Let's discuss the product basis of two, finite-dimensional quantum systems. Making it really simple, let's think of two, three-dimensional systems. Suppose a quantum measurement $\hat{\mathrm{M}}$ can take the values $-1,\,0,\,1$, and we choose a basis wherein $\hat{\mathrm{M}}$ is diagonal. Our system state now has the form:

$\left(\begin{array}{c}\psi_{-1}\\\psi_0\\\psi_1\end{array}\right)$

where $\psi_m$ is the probability amplitude that we will measure value $m$ with $\hat{\mathrm{M}}$ and:

$\hat{\mathrm{M}} = \left(\begin{array}{ccc}-1&0&0\\0&0&0\\0&0&1\end{array}\right)$

Now let's do a quantum system comprising two quantum systems of the kind just discussed, perhaps coupled. Now the basis states are:

$\begin{array}{l} \left.\left|-1,\,-1\right.\right>\\ \left.\left|-1,\,0\right.\right>\\ \left.\left|-1,\,1\right.\right>\\ \\ \left.\left|0,\,-1\right.\right>\\ \left.\left|0,\,0\right.\right>\\ \left.\left|0,\,1\right.\right>\\ \\ \left.\left|1,\,-1\right.\right>\\ \left.\left|1,\,0\right.\right>\\ \left.\left|1,\,1\right.\right>\end{array}$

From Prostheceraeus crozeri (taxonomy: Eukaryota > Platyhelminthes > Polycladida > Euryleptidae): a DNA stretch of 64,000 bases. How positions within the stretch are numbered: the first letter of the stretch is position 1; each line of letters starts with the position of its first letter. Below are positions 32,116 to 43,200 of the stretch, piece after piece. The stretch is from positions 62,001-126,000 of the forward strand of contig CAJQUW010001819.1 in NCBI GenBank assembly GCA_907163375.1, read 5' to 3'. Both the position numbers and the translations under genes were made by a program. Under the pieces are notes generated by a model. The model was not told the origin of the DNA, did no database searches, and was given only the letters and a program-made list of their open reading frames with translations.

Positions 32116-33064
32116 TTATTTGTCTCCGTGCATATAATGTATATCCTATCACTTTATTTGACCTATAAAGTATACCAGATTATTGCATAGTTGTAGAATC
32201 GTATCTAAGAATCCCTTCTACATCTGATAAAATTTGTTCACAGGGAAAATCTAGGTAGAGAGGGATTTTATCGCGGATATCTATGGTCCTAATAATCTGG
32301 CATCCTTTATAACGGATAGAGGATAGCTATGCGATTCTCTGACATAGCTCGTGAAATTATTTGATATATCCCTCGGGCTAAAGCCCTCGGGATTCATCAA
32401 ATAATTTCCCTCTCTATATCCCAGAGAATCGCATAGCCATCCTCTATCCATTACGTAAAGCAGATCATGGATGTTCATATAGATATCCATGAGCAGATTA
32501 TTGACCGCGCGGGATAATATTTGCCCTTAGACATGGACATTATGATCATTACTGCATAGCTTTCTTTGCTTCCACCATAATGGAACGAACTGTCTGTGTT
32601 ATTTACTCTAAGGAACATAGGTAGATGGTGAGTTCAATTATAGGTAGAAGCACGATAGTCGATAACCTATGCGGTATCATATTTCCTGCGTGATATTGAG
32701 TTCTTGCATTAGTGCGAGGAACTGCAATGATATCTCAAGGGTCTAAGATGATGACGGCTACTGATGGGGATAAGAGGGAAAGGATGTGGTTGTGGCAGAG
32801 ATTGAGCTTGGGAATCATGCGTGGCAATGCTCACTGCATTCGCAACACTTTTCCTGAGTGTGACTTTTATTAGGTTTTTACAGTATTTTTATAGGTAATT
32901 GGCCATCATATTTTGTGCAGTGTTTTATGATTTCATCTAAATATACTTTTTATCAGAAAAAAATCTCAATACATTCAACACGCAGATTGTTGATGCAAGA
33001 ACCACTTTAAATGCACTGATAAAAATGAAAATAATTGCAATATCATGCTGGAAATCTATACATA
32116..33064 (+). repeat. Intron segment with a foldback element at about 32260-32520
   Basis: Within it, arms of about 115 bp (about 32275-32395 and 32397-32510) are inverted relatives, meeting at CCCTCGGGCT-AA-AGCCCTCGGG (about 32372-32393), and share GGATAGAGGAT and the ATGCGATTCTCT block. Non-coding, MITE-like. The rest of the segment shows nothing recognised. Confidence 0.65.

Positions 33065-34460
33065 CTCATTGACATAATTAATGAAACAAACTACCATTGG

There are now $9 = 3\times3$ basis vectors and the general state vector will be:

$\left(\begin{array}{c}\psi_{-1,-1}\\\psi_{0,-1}\\\psi_{1,-1}\\\psi_{-1,0}\\\psi_{0,0}\\\psi_{1,0}\\\psi_{-1,1}\\\psi_{0,1}\\\psi_{1,1}\end{array}\right)$

Operators and observables (i.e. operators like $\hat{\mathrm{M}}$ above) are now $9\times9$ matrices. In a general, coupled system, they are general, $9\times9$ Hermitian matrices. The matrix for the observable $\hat{\mathrm{M}}$ applied to the second quantum system alone is simply a block diagonal $9\times9$ matrix with three identical $3\times3$ copies of the $3\times3$ version of $\hat{\mathrm{M}}$ above along the leading diagonal. The matrix for observable $\hat{\mathrm{M}}$ applied to the first quantum system alone is the Kronecker Product of the $3\times3$ version of $\hat{\mathrm{M}}$ with the $3\times3$ identity matrix , $i.e.$

$\hat{\mathrm{M}}_{9\times9} = \hat{\mathrm{M}}_{3\times3} \otimes \mathrm{I}_{3\times3}$

Slightly more generally, the observables representing the linear combination $\alpha \hat{\mathrm{A}} + \beta \hat{\mathrm{B}}$ where $\hat{\mathrm{A}}$ is a $3\times3$ observable applying to the first system alone and $\hat{\mathrm{B}}$ is a $3\times3$ observable applying to the second system alone is: